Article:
Many years ago, probably 9 or 10 or 11 years ago, back when I was in the throws of seeing my grief counselor, Caitlin, every single Monday; she said something to me that I never forgot; and that stays with me especially now, all these years later, as I finish out my first two months as a certified grief counselor.
She told me that when she first got into grief counseling as a profession, she thought that she needed to have all the book smarts and the studying of terminology and the knowledge of what to DO and what to say and how exactly to walk people through their life-altering losses. But what she found instead, was that the task of the grief counselor was more about listening – really listening – and holding space for the clients pain and hurt and deep grief. Her job was to listen, let the person going through the loss lead the way, and then follow. She shared with me that when described like that, it sounds so simple – and yet – this is something that is extremely difficult for many people to actually do. Many people are simply not capable of sitting beside someone inside of their pain, witnessing it, listening to it, and not trying to fix it. Just letting them talk and cry and laugh and not talk and slowly figure it all out, and offering some perspective along the way.
So far, I have a handful of people who meet me for grief counseling sessions. Each time I close that door in the office for us to start talking, I open with the same line: “So, on a scale of 1 to ‘this shit really fucking sucks!’, how are you doing today?” From there, I know they feel totally comfortable with me, and totally comfortable to say whatever is in their hearts and on their minds, and that makes ME feel really comfortable and really natural sitting in that room with them as they grieve outwardly and hash out all the complex emotions of loss and death.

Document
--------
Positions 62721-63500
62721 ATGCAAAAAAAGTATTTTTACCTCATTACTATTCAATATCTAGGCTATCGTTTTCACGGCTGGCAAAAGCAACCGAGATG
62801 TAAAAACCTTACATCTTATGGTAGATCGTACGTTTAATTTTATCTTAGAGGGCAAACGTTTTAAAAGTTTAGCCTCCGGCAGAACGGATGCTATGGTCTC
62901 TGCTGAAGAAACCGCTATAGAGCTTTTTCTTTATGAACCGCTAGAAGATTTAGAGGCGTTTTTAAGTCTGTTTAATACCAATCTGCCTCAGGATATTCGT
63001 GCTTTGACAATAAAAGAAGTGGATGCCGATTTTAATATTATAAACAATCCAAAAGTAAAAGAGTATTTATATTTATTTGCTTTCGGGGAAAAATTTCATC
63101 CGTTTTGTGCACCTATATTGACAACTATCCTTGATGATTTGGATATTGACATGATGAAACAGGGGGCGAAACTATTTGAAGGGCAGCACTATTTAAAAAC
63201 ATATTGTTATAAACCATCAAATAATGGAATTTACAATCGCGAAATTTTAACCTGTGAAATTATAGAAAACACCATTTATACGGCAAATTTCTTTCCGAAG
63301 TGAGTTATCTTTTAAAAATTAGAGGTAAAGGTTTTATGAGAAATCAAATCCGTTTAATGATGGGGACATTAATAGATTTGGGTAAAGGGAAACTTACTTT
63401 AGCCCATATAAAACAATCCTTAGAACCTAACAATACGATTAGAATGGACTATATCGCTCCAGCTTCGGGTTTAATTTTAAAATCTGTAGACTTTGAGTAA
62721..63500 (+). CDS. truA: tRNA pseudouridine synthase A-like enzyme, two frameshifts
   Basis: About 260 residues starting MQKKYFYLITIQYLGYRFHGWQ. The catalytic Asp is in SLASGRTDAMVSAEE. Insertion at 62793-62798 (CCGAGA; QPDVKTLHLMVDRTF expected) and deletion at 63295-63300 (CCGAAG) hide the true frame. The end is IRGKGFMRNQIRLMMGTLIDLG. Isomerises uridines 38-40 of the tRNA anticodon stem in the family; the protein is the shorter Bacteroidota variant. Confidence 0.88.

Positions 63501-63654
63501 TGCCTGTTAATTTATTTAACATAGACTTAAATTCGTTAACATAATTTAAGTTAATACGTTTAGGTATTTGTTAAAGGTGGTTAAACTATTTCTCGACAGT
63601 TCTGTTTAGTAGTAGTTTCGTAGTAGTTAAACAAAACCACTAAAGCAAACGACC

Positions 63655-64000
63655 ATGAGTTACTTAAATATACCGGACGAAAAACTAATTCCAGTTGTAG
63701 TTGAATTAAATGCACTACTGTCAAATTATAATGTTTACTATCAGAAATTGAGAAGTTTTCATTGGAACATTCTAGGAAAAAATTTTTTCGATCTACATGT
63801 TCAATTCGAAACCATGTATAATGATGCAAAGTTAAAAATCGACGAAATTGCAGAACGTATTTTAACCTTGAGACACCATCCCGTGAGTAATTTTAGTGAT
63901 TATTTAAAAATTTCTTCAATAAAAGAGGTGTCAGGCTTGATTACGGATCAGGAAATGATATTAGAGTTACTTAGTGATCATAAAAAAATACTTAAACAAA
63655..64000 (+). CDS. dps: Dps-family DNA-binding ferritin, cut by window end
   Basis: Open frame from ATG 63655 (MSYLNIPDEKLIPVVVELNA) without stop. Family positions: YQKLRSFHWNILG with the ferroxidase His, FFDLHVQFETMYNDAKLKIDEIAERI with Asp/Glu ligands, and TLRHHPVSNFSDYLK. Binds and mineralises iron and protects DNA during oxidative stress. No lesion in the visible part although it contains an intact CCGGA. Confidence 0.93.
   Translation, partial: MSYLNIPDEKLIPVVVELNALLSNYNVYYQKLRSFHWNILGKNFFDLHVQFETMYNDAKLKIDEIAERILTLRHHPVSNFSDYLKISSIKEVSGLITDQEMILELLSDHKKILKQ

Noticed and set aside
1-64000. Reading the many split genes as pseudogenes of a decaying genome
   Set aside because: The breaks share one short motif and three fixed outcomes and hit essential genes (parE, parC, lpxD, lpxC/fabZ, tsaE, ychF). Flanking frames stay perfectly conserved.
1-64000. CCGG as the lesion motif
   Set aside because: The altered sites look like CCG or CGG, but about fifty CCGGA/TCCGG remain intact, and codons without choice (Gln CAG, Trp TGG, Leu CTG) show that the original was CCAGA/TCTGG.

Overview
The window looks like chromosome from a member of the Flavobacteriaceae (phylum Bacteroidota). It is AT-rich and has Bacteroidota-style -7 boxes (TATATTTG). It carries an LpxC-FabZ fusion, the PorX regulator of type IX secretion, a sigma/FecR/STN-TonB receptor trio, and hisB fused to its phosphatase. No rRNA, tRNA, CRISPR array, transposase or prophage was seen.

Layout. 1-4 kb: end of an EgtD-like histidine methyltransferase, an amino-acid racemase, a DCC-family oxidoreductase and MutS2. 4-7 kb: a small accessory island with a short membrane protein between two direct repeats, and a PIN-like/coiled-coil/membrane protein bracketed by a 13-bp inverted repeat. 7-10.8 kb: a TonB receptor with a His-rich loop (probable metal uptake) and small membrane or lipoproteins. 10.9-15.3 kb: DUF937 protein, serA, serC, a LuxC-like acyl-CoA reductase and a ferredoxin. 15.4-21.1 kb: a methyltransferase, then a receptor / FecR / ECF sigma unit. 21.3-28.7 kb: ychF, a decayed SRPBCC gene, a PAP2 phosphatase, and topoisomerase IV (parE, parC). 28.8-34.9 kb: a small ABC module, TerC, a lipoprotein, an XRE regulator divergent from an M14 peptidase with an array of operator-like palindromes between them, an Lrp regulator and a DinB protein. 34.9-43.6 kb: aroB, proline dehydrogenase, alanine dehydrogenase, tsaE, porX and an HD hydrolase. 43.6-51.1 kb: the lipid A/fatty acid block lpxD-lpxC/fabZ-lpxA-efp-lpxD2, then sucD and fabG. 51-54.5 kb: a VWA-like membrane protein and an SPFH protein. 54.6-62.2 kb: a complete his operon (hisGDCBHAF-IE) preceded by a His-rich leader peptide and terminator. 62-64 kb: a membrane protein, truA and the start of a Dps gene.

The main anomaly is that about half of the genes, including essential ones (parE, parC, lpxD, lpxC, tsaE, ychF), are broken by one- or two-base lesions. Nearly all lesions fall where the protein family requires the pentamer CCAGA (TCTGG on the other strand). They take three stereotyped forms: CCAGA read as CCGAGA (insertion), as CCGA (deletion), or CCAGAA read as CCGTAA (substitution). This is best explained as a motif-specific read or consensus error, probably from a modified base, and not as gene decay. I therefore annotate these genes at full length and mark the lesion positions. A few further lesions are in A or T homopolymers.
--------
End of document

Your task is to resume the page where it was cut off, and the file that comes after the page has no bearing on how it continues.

I think back to when I was on the other side of that room, talking to Caitlin, and often repeating myself week after week to her, and asking: “Why is this so hard? When is this going to get better? How long is this going to take before I don’t much feel like living every single day?” I was a broken record, and her response to each of those questions was always some version of: “I have no idea. / It’s different for everyone. / It takes as long as it takes.” Sometimes I used to hate when she would say that to me, but now; not only do I say it to others, I know how true it actually is. Everything about grief is so very simple, and yet so complex. There are no concrete answers, yet certain things can help a person to process through their grief in a healthy way. One of those things happens to be realizing and acknowledging that the only thing predictable about grief is that it’s always unpredictable. And also, most of us can’t get through it alone. We are humans, and humans need love, support, and nurturing from other humans.
It’s a rough road to walk, or crawl, or sit perfectly still for however long you need to. Back when I was in Caitlin’s office sitting on her couch and sharing my pain with her each week about the death of Don Shepherd, I felt so honored and lucky to have someone like her who was willing to listen and be there and make me feel heard and safe and not entirely crazy. I had no clue what I was going to do with my life or how in the hell I would get through this horrific mess, but I felt confident that Caitlin actually cared about me and that she had my back. There were many weeks where I felt like giving up, but knowing that I would see her on Monday and be able to share all of it with her – it got me through until the next day.
And today, when each of those precious and fragile and hurting hearts walks into my office and sits on that couch or in that comfy chair, I feel honored to be the one they are choosing to witness their grief, and to help them navigate their way into a life that brings them joy, and honors both them and those they have lost to death. Honestly, I can’t think of a more important or more meaningful way to spend my time.
What an honor.